Eventually, I withdrew myself from the environment entirely… Not just the “revival” but “church world” itself. I also watched as those whom I once thought had left behind religion to embrace the “new thing” God was doing, actually just digressed into further religion and more and more false doctrine. Churchianity took an even stronger hold on many (even though those captivated by it thought they were breaking free from religion). Even some of my very close friends thought I had become totally deceived because I was pulling away from this environment.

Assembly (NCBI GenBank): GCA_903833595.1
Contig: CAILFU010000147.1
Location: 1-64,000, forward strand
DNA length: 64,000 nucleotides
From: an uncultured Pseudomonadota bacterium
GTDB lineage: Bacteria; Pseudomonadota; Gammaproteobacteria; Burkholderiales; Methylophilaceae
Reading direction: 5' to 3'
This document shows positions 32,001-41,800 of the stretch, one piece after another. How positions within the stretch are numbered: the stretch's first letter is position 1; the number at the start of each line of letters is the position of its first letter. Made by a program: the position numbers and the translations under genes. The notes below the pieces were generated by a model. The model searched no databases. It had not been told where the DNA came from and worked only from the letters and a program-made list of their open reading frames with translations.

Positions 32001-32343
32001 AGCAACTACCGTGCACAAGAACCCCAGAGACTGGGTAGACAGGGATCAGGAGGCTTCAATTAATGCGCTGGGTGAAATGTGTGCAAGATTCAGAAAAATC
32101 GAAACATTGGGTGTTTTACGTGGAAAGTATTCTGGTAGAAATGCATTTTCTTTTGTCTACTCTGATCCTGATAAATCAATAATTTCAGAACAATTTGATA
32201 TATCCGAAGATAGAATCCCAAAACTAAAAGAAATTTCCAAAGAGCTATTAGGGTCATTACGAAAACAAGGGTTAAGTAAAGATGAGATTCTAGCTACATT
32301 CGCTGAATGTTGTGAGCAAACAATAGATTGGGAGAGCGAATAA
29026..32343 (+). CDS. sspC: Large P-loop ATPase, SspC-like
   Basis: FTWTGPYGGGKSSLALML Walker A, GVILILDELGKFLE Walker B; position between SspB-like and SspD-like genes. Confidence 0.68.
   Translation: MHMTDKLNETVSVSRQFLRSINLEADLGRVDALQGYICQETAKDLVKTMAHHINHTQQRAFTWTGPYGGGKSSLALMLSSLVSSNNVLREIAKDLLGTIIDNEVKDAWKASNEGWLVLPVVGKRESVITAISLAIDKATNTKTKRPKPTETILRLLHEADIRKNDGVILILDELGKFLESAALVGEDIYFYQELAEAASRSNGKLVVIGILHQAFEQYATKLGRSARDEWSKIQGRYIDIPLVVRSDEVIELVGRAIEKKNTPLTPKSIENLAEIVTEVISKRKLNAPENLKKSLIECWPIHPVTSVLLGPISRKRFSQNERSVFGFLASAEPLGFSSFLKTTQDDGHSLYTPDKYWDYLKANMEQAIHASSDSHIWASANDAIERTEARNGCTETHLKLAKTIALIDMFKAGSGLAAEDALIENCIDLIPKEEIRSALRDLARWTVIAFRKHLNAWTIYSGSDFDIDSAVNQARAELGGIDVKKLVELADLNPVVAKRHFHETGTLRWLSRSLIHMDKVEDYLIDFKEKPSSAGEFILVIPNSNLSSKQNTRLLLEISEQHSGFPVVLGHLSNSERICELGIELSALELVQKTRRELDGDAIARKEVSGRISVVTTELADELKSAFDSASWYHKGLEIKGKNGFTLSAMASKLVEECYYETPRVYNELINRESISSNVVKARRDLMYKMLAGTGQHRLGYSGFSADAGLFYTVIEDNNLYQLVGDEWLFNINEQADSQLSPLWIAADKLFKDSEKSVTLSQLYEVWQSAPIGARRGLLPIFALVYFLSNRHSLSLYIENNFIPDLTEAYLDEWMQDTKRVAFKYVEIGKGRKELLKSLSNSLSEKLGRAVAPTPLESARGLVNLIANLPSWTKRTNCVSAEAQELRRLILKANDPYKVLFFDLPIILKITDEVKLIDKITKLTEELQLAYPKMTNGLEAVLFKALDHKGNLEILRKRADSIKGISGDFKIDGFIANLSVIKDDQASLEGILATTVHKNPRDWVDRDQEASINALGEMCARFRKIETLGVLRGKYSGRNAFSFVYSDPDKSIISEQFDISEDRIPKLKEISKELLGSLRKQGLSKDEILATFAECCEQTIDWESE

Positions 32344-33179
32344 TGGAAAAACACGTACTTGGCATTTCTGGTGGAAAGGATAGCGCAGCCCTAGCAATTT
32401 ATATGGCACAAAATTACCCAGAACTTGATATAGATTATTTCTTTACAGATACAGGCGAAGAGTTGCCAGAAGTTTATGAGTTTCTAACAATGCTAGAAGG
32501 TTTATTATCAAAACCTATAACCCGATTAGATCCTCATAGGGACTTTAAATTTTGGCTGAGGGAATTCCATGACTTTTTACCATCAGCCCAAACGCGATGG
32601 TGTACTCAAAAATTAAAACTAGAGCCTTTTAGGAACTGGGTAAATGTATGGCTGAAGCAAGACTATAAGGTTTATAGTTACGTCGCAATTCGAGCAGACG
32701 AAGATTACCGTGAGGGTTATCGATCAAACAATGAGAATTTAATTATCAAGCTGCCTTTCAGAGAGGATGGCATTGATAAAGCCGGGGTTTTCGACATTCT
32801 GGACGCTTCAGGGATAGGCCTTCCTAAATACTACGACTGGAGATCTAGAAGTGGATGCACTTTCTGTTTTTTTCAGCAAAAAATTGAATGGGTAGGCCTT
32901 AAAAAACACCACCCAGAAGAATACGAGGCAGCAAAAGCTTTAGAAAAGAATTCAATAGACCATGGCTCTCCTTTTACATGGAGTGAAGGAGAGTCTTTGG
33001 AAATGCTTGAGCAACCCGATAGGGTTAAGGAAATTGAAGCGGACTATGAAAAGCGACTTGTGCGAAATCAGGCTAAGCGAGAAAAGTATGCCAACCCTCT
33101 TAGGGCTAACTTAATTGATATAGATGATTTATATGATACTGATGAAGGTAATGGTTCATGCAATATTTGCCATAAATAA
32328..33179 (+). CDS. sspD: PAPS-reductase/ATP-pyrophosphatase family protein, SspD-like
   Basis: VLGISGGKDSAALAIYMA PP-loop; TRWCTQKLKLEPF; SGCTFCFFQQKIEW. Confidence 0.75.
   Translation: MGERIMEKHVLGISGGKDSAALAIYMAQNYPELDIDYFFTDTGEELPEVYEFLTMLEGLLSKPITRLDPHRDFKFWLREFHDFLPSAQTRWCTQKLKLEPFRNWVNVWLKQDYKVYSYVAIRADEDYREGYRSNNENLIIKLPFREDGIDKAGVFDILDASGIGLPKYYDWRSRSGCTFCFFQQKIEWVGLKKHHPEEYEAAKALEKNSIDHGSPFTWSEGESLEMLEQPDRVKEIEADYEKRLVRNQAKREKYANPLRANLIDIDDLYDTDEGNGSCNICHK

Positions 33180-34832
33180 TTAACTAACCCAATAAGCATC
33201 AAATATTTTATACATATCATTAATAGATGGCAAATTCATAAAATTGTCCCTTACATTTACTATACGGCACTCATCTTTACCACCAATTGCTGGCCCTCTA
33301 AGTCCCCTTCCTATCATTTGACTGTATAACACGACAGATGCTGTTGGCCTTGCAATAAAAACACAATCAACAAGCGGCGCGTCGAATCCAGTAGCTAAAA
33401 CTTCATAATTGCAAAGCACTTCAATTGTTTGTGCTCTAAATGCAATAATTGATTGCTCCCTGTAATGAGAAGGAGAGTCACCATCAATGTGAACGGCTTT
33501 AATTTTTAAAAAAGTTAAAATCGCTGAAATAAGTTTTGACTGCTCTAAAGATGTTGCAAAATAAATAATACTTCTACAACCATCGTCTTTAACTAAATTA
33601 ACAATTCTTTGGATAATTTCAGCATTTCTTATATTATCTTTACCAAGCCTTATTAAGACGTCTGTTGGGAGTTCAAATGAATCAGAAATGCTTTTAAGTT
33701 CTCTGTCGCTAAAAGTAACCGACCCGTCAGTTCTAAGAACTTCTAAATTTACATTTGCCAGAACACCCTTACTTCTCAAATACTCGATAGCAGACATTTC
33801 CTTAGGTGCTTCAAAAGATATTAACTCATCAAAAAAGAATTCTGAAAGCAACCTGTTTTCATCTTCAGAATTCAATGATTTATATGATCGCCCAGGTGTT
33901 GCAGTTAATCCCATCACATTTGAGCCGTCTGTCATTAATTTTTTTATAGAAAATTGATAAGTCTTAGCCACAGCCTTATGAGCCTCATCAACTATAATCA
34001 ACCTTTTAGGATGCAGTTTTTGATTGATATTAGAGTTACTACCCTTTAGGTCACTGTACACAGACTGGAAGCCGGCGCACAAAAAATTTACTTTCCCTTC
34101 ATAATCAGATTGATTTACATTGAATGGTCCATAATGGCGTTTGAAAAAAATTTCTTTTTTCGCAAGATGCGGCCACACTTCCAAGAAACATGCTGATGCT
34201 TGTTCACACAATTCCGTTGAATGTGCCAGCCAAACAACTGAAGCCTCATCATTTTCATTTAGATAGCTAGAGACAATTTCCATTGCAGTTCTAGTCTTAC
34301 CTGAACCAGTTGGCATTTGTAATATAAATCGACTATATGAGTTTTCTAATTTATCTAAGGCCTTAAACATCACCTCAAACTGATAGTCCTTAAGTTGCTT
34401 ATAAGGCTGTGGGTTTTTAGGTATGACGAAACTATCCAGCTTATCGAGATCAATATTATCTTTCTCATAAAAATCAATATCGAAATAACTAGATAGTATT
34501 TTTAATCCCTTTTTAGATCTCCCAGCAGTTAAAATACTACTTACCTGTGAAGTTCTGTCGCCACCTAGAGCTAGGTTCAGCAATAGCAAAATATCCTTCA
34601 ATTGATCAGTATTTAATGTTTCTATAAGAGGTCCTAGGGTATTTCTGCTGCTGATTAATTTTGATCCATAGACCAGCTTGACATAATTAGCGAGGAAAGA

I mention all of this to illustrate how, though there was a time many of us thought we had broken free from religion (because of this new distraction of so-called “revival” or “renewal”), it was a setup of the enemy in many ways. It left many of us spiritually arrogant, willfully ignorant of biblical truth, and caught up in delusion. While everyone was talking about “more Love” and “more of God” and using all these revival buzz words that one would think might assume “good fruit”, the truth was that there was a lot of very bad fruit; broken marriages, broken families, wounded saints, spiritual confusion, and greater darkness flooded into the churches. People began embracing false teachers, false prophets and prophecies, lying signs and wonders, and were intoxicated with emotionalism and spiritualism (that was drawn from New Age and even occult philosophies mixed with Christian phraseology) rather than satisfying their spiritual hunger with Christ the Lord and the Word of Truth.